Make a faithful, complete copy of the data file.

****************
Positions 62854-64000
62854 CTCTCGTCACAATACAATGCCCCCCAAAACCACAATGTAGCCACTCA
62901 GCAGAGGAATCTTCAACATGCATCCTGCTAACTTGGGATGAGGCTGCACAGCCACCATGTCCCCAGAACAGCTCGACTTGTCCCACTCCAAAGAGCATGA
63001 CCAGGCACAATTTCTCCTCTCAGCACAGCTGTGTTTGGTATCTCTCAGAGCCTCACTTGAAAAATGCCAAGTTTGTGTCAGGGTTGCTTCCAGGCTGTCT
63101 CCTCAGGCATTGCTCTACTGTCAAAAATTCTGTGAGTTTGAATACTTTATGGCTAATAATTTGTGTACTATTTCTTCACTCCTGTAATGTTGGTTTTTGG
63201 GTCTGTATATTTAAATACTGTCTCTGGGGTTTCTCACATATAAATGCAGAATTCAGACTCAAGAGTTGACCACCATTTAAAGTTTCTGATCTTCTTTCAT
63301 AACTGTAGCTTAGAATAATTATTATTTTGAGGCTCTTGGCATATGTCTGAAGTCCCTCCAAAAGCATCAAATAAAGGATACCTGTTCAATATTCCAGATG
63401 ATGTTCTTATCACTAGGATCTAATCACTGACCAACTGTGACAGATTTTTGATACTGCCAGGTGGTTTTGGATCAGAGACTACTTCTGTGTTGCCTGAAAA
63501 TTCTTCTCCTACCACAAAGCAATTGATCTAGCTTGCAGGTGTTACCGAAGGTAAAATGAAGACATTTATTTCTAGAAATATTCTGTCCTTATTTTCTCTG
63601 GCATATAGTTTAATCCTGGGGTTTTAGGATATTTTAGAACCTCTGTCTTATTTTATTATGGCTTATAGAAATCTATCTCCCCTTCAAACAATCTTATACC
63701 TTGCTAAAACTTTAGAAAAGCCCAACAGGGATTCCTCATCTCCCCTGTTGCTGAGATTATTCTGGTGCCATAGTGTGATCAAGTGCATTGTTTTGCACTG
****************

Positions 62854-64000
62854 CTCTCGTCACAATACAATGCCCCCCAAAACCACAATGTAGCCACTCA
62901 GCAGAGGAATCTTCAACATGCATCCTGCTAACTTGGGATGAGGCTGCACAGCCACCATGTCCCCAGAACAGCTCGACTTGTCCCACTCCAAAGAGCATGA
63001 CCAGGCACAATTTCTCCTCTCAGCACAGCTGTGTTTGGTATCTCTCAGAGCCTCACTTGAAAAATGCCAAGTTTGTGTCAGGGTTGCTTCCAGGCTGTCT
63101 CCTCAGGCATTGCTCTACTGTCAAAAATTCTGTGAGTTTGAATACTTTATGGCTAATAATTTGTGTACTATTTCTTCACTCCTGTAATGTTGGTTTTTGG
63201 GTCTGTATATTTAAATACTGTCTCTGGGGTTTCTCACATATAAATGCAGAATTCAGACTCAAGAGTTGACCACCATTTAAAGTTTCTGATCTTCTTTCAT
63301 AACTGTAGCTTAGAATAATTATTATTTTGAGGCTCTTGGCATATGTCTGAAGTCCCTCCAAAAGCATCAAATAAAGGATACCTGTTCAATATTCCAGATG
63401 ATGTTCTTATCACTAGGATCTAATCACTGACCAACTGTGACAGATTTTTGATACTGCCAGGTGGTTTTGGATCAGAGACTACTTCTGTGTTGCCTGAAAA
63501 TTCTTCTCCTACCACAAAGCAATTGATCTAGCTTGCAGGTGTTACCGAAGGTAAAATGAAGACATTTATTTCTAGAAATATTCTGTCCTTATTTTCTCTG
63601 GCATATAGTTTAATCCTGGGGTTTTAGGATATTTTAGAACCTCTGTCTTATTTTATTATGGCTTATAGAAATCTATCTCCCCTTCAAACAATCTTATACC
63701 TTGCTAAAACTTTAGAAAAGCCCAACAGGGATTCCTCATCTCCCCTGTTGCTGAGATTATTCTGGTGCCATAGTGTGATCAAGTGCATTGTTTTGCACTG